This article contains references to suicide
The wife of a Teesside businessman who took his own life in 2018 says he would be proud of the mental health charity set up in his memory, but devastated about the impact his death has had on his loved ones.
Russ Devereux from Hutton Rudby died on 6 May 2018.
The 41-year-old managed one of the North East’s leading haulage firms, Billingham-based Devereux Transport and Distribution Network.
Ten days before his suicide, an employee at the company had died following a work related incident.
Catherine Devereux said her husband's unexpected death had a catastrophic impact on their life.
“Russ had never really had problems with his mental health," she said.
"He worked very hard, he probably didn’t relax as much as he should have but he was so passionate and cared so much about the business.
"The death had a huge impact on him, almost to the extent it caused an acute breakdown.”
The day he died, Russ had been following Catherine to a family BBQ but never showed up.
"He walked out that day and we never saw him again. I can’t put into words the devastation, it was just like a bomb had gone off - the impact it had was just devastating," she said.
Catherine has shared her story during Mental Health Awareness Week, acknowledging there is still a stigma around suicide, which is the leading cause of death in men aged under 45.
The North East has the highest suicide rate of any region in England.
Following Russ’ death, Catherine founded the Russ Devereux Headlight Project.
The charity is based in Stockton and works with schools to teach children about mental health.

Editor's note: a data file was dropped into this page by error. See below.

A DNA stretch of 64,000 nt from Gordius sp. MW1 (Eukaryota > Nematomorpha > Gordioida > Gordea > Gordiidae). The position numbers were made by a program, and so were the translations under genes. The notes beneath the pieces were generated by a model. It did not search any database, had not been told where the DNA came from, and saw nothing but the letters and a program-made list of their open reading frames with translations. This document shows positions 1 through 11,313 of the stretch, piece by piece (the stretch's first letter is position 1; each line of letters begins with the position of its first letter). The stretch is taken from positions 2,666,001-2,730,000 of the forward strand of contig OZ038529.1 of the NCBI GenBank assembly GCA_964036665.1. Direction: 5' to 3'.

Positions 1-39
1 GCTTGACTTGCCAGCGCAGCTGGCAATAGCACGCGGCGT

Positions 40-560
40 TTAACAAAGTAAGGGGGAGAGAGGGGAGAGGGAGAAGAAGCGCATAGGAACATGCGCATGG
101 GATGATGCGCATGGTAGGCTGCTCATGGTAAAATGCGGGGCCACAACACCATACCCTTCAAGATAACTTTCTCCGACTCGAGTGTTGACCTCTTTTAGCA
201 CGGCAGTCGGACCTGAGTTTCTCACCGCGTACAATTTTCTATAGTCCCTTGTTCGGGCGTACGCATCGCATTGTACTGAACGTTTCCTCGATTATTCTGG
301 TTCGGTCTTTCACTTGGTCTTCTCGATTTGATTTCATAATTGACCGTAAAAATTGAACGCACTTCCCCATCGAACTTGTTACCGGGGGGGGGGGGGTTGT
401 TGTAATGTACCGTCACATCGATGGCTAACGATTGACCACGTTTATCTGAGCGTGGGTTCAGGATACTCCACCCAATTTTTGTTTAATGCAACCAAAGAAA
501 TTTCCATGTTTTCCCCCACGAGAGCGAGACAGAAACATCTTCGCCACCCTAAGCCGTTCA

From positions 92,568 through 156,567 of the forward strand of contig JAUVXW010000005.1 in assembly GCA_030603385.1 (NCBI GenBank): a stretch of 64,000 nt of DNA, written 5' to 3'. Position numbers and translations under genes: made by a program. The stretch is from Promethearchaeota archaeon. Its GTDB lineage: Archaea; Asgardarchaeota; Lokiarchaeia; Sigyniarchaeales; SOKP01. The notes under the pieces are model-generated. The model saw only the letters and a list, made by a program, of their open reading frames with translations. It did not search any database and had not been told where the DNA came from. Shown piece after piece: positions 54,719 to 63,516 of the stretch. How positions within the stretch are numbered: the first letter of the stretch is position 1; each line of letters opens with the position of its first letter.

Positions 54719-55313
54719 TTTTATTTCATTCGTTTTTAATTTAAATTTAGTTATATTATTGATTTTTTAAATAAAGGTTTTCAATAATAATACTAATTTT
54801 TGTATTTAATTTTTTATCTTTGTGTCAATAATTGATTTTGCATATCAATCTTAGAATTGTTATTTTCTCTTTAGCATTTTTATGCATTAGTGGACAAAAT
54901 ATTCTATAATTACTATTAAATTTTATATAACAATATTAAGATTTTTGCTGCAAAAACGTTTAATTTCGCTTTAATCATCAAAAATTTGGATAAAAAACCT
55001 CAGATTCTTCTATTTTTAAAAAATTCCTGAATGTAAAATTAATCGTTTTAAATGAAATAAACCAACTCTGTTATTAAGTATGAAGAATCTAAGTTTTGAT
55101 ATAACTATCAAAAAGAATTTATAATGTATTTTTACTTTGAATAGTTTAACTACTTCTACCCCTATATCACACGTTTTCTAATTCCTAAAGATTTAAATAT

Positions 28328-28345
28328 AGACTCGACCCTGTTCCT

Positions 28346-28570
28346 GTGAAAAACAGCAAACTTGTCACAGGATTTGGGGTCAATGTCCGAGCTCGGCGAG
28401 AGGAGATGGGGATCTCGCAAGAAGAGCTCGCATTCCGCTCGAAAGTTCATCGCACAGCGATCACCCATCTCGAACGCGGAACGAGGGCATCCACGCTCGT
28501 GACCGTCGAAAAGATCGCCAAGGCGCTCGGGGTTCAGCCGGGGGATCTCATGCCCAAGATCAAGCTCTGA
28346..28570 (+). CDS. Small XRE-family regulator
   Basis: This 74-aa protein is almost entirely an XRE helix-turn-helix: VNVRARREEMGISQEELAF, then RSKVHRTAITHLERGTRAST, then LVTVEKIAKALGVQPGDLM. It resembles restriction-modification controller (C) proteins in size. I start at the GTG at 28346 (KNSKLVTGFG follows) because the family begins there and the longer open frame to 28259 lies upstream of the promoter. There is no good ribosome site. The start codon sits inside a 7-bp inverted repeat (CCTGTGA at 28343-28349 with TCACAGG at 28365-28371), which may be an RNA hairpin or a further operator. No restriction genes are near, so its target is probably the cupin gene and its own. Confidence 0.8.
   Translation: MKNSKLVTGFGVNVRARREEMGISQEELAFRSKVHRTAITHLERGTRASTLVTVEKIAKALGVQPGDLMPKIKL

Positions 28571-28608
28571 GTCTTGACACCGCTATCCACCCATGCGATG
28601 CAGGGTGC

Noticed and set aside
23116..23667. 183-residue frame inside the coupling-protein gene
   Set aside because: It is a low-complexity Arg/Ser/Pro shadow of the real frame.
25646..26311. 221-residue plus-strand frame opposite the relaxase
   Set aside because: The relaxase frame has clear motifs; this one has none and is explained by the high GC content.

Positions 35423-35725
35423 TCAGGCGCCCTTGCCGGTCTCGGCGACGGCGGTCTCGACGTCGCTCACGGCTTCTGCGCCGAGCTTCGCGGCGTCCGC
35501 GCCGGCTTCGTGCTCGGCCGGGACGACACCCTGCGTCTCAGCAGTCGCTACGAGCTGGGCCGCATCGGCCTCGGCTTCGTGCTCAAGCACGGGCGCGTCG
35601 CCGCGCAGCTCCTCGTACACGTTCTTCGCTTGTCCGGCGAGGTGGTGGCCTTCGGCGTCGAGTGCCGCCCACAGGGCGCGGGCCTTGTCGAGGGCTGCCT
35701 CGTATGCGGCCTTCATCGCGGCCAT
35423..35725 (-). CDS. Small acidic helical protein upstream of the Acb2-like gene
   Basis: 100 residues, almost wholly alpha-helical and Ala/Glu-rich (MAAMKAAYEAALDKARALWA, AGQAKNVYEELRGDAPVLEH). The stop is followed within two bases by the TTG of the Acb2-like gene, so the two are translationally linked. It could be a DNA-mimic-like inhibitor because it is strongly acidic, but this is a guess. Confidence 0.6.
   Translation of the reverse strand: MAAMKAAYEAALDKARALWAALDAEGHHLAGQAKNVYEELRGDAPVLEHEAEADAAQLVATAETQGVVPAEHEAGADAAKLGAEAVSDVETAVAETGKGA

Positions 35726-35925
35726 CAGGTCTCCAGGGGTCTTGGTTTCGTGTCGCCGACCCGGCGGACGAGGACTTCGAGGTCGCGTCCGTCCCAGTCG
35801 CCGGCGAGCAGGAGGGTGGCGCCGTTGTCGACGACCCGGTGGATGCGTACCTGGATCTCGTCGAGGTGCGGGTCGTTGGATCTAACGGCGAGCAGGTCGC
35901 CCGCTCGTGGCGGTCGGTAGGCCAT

A team of eight therapists also provide support and counselling for adults impacted by suicide.
Catherine said: “Our region has the highest suicide rates in the country and our aim is to reduce those numbers. We do that by supporting families affected as they are at higher risk.
"Secondly we talk to children about mental health from a young age.
"We also offer training and encourage our communities to have conversations about suicide."
Since the charity was established, Catherine has met many people affected by suicide and believes there is still shame attached to it.
“I didn’t want that for Russ, the way he died was not reflective of how he lived his life.
"I know we won’t stop suicide but we want to help people affected by it.
"I hope the Headlight Project will provide a guiding light when the road ahead is dark.”
Since its launch in 2019, The Headlight Project has worked with ten schools across Teesside offering counselling and play therapy, with its services having supported more than 500 people.
Catherine believes Russ would be immensely proud of what has been achieved.
“He gave a lot back himself for good causes. He would be devastated the impact his death has had on us as a family and our wider friendship group but I think he would say yeah crack on with it.”
Russ' three young daughters helped create the truck logo for the charity, which Catherine says is a fitting tribute to his work in the family business.
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